Cookies on this website
We use cookies to ensure that we give you the best experience on our website. If you click 'Continue' we'll assume that you are happy to receive all cookies and you won't see this message again. Click 'Find out more' for information on how to change your cookie settings.
Skip to main content

Introduction: Many patients now turn to the internet as a resource for healthcare information and advice. However, patients’ use of the internet to manage their health has been positioned as a potential source of strain on the doctor–patient relationship in primary care. The current evidence about what happens when internet-derived health information is introduced during consultations has relied on qualitative data derived from interview or questionnaire studies. The ‘Harnessing resources from the internet to maximise outcomes from GP consultations (HaRI)’ study combines questionnaire, interview and video-recorded consultation data to address this issue more fully. Methods and analysis: Three data collection methods are employed: preconsultation patient questionnaires, video-recorded consultations between general practitioners (GP) and patients, and semistructured interviews with GPs and patients. We seek to recruit 10 GPs practising in Southeast England. We aim to collect up to 30 patient questionnaires and video-recorded consultations per GP, yielding up to 300. Up to 30 patients (approximately three per participating GP) will be selected for interviews sampled for a wide range of socio-demographic characteristics, and a variety of ways the use of, or information from, the internet was present or absent during their consultation. We will interview all 10 participating GPs about their views of online health information, reflecting on their own usage of online information during consultations and their patients’ references to online health information. Descriptive, conversation and thematic analysis will be used respectively for the patient questionnaires, video-recorded consultations and interviews.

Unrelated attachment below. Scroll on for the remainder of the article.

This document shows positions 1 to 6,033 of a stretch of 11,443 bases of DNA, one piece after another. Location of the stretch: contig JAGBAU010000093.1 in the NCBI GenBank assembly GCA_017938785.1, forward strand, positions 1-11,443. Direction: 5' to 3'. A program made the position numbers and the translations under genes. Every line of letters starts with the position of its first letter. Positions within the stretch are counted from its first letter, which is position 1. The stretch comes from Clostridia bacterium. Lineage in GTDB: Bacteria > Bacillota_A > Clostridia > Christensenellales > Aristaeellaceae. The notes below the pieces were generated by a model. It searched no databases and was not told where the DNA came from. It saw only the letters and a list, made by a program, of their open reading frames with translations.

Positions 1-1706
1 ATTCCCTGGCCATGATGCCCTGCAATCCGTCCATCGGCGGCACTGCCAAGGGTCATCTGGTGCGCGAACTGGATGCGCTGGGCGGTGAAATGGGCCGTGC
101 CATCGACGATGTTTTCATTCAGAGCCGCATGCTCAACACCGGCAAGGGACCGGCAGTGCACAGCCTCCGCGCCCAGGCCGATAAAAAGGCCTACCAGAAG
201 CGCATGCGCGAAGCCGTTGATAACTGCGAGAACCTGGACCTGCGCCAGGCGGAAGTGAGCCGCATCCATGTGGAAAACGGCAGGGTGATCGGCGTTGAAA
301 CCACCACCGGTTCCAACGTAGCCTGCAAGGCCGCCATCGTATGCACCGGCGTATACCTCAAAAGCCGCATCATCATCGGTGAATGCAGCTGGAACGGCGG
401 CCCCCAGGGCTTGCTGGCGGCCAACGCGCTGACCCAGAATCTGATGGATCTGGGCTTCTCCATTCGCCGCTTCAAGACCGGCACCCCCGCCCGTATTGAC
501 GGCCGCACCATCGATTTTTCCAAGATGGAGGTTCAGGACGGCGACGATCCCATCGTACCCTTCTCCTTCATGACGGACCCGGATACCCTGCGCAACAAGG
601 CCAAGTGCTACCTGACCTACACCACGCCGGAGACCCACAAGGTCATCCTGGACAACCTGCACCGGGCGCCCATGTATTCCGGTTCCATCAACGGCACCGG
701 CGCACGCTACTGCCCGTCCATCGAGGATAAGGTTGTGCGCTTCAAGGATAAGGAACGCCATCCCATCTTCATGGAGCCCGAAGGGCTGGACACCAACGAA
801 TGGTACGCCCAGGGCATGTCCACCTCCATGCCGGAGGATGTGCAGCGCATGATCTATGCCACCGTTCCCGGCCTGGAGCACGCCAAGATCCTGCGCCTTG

More information Original publication

DOI

10.1136/bmjopen-2018-024188

Publication Date

10/08/2018

Volume

8

Addresses

Project No.284. PI: Fiona Stevenson